Lives in the Yiddish Theatre


Maxim Brody
(Max Brodsky)

Born in 1902 in the town of Lishtin, not far from Zhitomir, Volin. He studied and graduated from the musical school. He took his Yiddish studies with his father and older brother.

He wandered with his parents to America (Chicago), where he still established voice education in Kimball Hall Conservatory and performed in concerts in Chicago and its environs, then performed in the "Chicago Dramatic Club" and participated in the offerings of Nomberg's "Mishpakha (Family?)," Hirshbein's plays, etc.

B. dedicated himself to music. He performed in the main tenor roles with the Tevye Opera Company and then with a section of the San Carlo Opera. From there B. became engaged for Australia and New Zealand, where for three years he was connected to the Rill Opera Company. Later he organized his own operatic act with whom he performed in Sidney, Melbourne, and other cities of Australia. Then with the act he was engaged for South Africa (Johannesburg, Durbin, Capetown), and in the cities of Rhodesia.

In 1930 he returned to America and joined the Yiddish theatre. Early on in Philadelphia's "Arch Street Theatre" he debuted in Secunda's "Mayn yidish meydl (My Jewish Girl?)" and also participated in dramatic repertoire with guest-stars from New York. For two seasons B. became engaged in Brooklyn's "Rolland Theatre," where he played for two seasons and then returned to concert programming. Thus he performed for forty-eight weeks with international songs in the U.S. in governmental camps.


His future programs were engaged for the concert bureau of the Jewish Welfare Board.

Besides the concerts, Brody performed in the camps of the "Arbeiter Ring," in Philadelphia's camp "Hope," in "Yugenvelt" in Canada, and in "Unzer Camp" of the Farband.

About his concerts, Y. Rabinovitsh writes:

"Maxim Brody owns a brilliant tenor voice, and is a skilled and tasteful singer. As it looks, Brody stands close to the Yiddish literature, and he has made for his task to bafliglen with singing a part chosen songs from our best poets. His repertoire consists of entirely new songs, and all of them of a secular character. I mean to say that these songs can be translated into any other language and may have the same interest for other peoples as for us. Because almost all of them are based on universal themes, and some of them, for example, Zishe Landau's song, 'In der finster (In the Dark?),' were from the standpoint of true, literary pearls.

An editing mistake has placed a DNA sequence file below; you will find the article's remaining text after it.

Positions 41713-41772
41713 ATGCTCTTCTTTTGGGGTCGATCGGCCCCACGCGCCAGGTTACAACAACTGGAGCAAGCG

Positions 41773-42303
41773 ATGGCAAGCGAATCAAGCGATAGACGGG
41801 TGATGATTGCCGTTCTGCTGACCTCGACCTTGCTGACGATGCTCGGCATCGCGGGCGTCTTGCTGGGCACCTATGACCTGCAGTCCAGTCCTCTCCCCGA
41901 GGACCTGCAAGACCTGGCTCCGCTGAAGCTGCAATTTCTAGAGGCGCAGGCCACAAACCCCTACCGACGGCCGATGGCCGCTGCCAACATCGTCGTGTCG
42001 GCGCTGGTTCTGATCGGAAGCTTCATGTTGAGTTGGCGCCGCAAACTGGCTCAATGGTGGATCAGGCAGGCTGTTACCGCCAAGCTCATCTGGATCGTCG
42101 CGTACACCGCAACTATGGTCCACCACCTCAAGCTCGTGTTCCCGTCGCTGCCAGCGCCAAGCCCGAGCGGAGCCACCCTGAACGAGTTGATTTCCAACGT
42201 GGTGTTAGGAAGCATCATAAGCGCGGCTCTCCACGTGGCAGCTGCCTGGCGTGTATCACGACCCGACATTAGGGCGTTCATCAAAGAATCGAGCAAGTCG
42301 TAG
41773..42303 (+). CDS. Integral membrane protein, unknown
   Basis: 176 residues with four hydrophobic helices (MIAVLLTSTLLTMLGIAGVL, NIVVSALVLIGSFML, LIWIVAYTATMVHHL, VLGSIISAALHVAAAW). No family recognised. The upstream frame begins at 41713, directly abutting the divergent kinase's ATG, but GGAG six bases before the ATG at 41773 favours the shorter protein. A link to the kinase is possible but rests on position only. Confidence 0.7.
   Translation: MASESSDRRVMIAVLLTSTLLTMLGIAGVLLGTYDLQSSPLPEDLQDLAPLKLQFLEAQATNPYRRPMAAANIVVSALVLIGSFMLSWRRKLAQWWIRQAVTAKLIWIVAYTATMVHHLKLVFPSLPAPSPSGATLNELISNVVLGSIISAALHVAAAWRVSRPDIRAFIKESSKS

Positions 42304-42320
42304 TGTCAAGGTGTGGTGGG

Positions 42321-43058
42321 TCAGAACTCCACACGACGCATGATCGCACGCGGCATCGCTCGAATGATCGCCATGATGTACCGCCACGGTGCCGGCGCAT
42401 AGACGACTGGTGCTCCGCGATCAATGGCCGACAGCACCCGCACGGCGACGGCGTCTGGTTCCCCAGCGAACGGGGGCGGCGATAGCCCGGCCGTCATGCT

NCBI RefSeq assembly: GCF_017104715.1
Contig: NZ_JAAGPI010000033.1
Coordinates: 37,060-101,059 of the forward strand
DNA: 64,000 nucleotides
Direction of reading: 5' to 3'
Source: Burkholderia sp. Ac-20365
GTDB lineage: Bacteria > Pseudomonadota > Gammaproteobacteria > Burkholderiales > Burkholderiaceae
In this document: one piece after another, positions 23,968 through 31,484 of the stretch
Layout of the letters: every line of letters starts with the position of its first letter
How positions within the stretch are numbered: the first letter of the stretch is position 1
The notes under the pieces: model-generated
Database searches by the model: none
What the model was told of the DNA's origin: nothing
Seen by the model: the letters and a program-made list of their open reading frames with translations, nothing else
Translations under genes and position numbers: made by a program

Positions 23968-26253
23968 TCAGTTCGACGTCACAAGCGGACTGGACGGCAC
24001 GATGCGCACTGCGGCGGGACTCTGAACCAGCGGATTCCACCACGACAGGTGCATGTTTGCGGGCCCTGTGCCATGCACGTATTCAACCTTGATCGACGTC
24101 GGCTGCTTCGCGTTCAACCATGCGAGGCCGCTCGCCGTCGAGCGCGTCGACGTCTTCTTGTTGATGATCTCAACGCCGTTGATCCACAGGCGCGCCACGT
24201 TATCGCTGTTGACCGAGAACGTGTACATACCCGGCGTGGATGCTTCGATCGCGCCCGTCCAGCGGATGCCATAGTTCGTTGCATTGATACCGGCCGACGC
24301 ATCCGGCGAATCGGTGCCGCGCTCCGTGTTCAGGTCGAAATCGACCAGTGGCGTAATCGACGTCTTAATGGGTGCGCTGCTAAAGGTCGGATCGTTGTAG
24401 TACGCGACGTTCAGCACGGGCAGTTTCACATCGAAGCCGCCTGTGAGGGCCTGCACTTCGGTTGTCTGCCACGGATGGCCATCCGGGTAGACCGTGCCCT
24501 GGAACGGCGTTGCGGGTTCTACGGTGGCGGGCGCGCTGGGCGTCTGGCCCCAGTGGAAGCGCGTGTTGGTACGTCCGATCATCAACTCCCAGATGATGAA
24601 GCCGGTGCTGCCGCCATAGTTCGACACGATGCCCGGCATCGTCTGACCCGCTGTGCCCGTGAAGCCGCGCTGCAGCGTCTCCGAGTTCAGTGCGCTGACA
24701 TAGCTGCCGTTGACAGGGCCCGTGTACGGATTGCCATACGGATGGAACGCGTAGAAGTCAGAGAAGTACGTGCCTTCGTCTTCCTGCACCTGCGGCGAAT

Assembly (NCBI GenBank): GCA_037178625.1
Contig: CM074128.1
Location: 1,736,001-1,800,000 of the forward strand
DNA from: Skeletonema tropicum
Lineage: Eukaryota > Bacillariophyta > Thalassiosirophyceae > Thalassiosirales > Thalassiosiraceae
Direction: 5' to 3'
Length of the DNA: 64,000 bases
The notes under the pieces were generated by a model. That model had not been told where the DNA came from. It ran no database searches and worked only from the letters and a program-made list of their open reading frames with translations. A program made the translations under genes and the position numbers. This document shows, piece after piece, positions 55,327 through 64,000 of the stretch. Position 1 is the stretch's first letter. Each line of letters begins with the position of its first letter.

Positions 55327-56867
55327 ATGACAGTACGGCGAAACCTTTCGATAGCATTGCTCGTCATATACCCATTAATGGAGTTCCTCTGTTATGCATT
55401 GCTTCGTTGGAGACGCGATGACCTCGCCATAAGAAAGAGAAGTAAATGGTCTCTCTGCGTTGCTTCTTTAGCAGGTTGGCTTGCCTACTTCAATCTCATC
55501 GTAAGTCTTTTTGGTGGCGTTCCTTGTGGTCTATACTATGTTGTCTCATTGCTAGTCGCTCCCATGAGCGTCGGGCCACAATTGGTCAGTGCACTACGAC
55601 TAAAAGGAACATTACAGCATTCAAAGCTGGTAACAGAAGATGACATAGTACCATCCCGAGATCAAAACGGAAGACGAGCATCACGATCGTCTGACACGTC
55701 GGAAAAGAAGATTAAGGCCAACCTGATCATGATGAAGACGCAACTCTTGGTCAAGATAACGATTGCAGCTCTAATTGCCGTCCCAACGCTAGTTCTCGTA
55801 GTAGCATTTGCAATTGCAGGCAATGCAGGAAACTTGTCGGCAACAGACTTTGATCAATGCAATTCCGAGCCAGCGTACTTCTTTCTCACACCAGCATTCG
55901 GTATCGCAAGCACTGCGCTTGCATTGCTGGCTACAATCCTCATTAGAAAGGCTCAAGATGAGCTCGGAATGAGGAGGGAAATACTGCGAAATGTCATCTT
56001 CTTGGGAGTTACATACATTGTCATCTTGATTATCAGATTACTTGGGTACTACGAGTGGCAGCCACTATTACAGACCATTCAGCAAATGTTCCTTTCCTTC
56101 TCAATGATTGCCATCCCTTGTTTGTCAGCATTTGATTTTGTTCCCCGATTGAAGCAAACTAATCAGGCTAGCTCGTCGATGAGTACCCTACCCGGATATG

Maxim Brody sings with a lot of warmth and musical feeling. He gives the impression, how he endeavors with a very special love for Yiddish poetry. There are very few of us. He deserves praise and recognition for his tasteful selection of songs, and for [his] artistic exchange. Such a genuine artistic approach to the Yiddish song is not too common for us."

Israel Emiot writes:

"Maxim Brody has for two hours time kept in suspense a large audience with his serious program of Yiddish songs, stories and singing. The audience did not stop applauding, and the concert seemed like a beautiful demonstration of our Yiddish culture."

As a member of the Yiddish [Hebrew] Actors' Union, B. was also a member of its Executive Board.

B. is the national director of the Jewish Music Association in New York.

B. issued many records in various languages, including in Yiddish:

(Through the Stinson Record Company): "A zemerl" by Aaron Zeitlin, music-Bugatsh; "Nachtidilye" by Dylan, music-Gelbart; "A mazeldike sheh" by Schachter; "Yosl ber" by Manger, music-Kipnis; "Volechl," folk song -- music-Volovitsh.

(Through international records): "Di nakht" by Peretz Hirshbein, music--Lew Steff;"A tenh" (Chasidic); "In der finster" by Zishe Landau, music -- Brody; "Yosl Klezmer" by Naftali Gross, music--Feingold.

(Through Stinson Record Company): "Aleyn" by H. Rosenblatt. Music--Gelbart; "Partizanen-lid" by Hirsh Glick, music--Prokras; "Der hon" by Leib Kvitko, music--Mandelbaum; "Der tate hot di mame genumen" (Broder Singer).

(Through international): "Baym greg yom" by Elizah Greenblatt. Music arranged by Brody; the Israeli songs "Hora," "S'veltl iz nit azoy ey ey," music arranged by Brody; "Lid fun an altn bokhur (Ukrainian), and five Russian folk songs.

(Through Columbia Records) a number of opera arias.

B. also recorded four long-playing records of Leivick's poems, issued for the blind through the Braille Institute.


  •  Y. Rabinovitsh -- Der brodin-zlatin kontsert, "Kener adler," Montreal, 3 April 1935.






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Adapted from the original Yiddish text found within the  "Lexicon of the Yiddish Theatre" by Zalmen Zylbercweig, Volume 7, page 6281.

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